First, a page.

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Good Reads  Evolutionary Biology  Human Evolution & Anthropology

Different What Apes Can Teach Us About Gender

By: Frans de Waal(Author)
288 pages, 24 illustrations
Publisher: Granta
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  • Different ISBN: 9781783787302 Hardback May 2022 Available for pre-order : Due May 2022
Price: £19.99
About this book Customer reviews Biography Related titles

About this book

New York Times best-selling author and world-renowned primatologist Frans de Waal explores sex and gender in both humans and other animals.

Though many scholars now argue that gender differences are purely a product of socialization, primatologist Frans de Waal illustrates in Different the scientific, evolutionary basis for gender differences in humans, drawing on his decades of experience working with our closest ape relatives: chimpanzees and bonobos. De Waal illuminates their behavioural and biological differences and compares and contrasts them with human behaviour: male domination and territoriality in chimpanzees and the female-led pacific society of bonobos.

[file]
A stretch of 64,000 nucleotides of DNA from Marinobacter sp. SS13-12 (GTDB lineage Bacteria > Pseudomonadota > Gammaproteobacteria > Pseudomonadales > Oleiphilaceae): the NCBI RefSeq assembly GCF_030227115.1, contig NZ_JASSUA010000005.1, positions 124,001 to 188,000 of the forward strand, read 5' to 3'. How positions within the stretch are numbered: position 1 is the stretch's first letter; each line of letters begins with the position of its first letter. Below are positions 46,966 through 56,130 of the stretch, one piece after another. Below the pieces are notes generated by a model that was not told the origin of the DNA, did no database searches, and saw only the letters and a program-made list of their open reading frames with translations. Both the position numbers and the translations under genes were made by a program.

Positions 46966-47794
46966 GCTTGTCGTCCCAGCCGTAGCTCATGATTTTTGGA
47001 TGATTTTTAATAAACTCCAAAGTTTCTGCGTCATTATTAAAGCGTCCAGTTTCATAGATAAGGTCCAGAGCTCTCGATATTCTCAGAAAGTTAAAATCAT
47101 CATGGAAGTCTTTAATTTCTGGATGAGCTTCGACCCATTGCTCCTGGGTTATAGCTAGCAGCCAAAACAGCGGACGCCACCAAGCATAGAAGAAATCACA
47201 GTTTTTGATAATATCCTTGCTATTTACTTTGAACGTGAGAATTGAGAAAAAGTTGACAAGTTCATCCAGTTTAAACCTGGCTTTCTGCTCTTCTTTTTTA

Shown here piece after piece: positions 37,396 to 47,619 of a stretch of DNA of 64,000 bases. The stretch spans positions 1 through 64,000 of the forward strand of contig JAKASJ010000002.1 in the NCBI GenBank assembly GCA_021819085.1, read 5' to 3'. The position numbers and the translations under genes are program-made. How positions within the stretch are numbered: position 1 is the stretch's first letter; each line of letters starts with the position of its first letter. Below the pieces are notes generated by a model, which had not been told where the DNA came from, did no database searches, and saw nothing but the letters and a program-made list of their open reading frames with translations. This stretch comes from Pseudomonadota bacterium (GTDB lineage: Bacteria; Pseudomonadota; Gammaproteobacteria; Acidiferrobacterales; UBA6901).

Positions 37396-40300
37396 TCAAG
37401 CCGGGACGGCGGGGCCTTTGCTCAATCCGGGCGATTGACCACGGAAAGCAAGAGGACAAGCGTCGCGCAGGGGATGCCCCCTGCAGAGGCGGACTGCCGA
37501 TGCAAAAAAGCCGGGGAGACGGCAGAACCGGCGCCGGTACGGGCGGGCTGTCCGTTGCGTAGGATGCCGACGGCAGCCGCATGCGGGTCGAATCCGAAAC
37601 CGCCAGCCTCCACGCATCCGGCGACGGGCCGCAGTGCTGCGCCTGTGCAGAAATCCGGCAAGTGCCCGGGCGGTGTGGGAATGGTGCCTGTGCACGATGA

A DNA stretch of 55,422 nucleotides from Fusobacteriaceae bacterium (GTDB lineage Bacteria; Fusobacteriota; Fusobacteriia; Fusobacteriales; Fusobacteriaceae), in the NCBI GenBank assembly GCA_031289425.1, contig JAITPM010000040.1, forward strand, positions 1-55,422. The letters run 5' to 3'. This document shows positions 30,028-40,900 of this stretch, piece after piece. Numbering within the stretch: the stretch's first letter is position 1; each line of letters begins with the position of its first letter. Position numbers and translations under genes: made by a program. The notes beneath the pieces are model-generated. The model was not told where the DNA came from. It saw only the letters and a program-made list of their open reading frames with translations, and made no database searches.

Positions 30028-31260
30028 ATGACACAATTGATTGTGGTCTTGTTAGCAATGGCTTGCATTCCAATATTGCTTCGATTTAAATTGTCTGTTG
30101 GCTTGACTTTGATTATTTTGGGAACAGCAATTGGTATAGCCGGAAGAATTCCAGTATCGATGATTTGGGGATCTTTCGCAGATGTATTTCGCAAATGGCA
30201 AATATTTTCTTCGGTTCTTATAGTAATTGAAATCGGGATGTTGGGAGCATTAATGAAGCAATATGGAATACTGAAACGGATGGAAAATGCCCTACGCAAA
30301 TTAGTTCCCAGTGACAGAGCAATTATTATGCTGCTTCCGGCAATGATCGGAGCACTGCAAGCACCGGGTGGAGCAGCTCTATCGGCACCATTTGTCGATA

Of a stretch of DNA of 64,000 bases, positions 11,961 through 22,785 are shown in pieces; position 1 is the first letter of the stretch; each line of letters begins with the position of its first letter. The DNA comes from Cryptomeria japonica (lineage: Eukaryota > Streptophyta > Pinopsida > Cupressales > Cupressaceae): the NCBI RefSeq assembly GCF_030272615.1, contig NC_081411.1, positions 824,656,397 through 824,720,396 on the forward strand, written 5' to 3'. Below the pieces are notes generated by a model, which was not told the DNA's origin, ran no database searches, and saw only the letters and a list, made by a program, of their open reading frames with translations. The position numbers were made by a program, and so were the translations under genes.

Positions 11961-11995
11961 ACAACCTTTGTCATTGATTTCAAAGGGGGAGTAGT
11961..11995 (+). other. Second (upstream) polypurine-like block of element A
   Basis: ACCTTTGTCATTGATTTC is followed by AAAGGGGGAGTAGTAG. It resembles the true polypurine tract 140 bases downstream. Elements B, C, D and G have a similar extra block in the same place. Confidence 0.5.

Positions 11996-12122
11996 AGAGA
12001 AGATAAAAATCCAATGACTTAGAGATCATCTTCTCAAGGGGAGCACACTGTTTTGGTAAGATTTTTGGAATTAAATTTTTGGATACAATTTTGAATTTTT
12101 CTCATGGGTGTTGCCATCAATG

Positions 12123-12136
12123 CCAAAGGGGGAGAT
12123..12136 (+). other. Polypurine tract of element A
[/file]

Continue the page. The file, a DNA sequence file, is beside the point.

In his classic conversational style and a narrative rich in anecdotes and wry observations, de Waal tackles topics including gender identity, sexuality, gender-based violence, same-sex rivalry, homosexuality, friendship, and nurturance. He reveals how evolutionary biology can inform a more nuanced – and equitable – cultural understanding of gender. Ultimately, he argues, our two nearest primate relatives are equally close to us and equally relevant. Considering all available evidence, we can learn much about ourselves and embrace our similarities as well as our differences.

Customer Reviews


Frans de Waal, author of Mama's Last Hug, is C. H. Candler Professor Emeritus of Primate Behavior at Emory University and the former director of the Living Links Center at the Yerkes National Primate Research Center. He lives in Atlanta, Georgia.

By: Frans de Waal(Author)
288 pages, 24 illustrations
Publisher: Granta
Media reviews

"This book is superb! Frans de Waal is not only one of the world's most respected primatologists – he's also a ballsy feminist who, in these riveting pages, ventures into territory where most writers in academia and letters fear to tread. Personally, I'm honored to be such a close relative of chimpanzees and bonobos, and eager to learn what they have to teach us about the evolution of our own behaviors. These pages are packed with great stories, fascinating data, and thought-provoking ideas. They are sure to spark the important conversations we all – male and female, queer and straight, trans and nonbinary – need to have to create a more just and equitable human society."
– Sy Montgomery, author of The Soul of an Octopus

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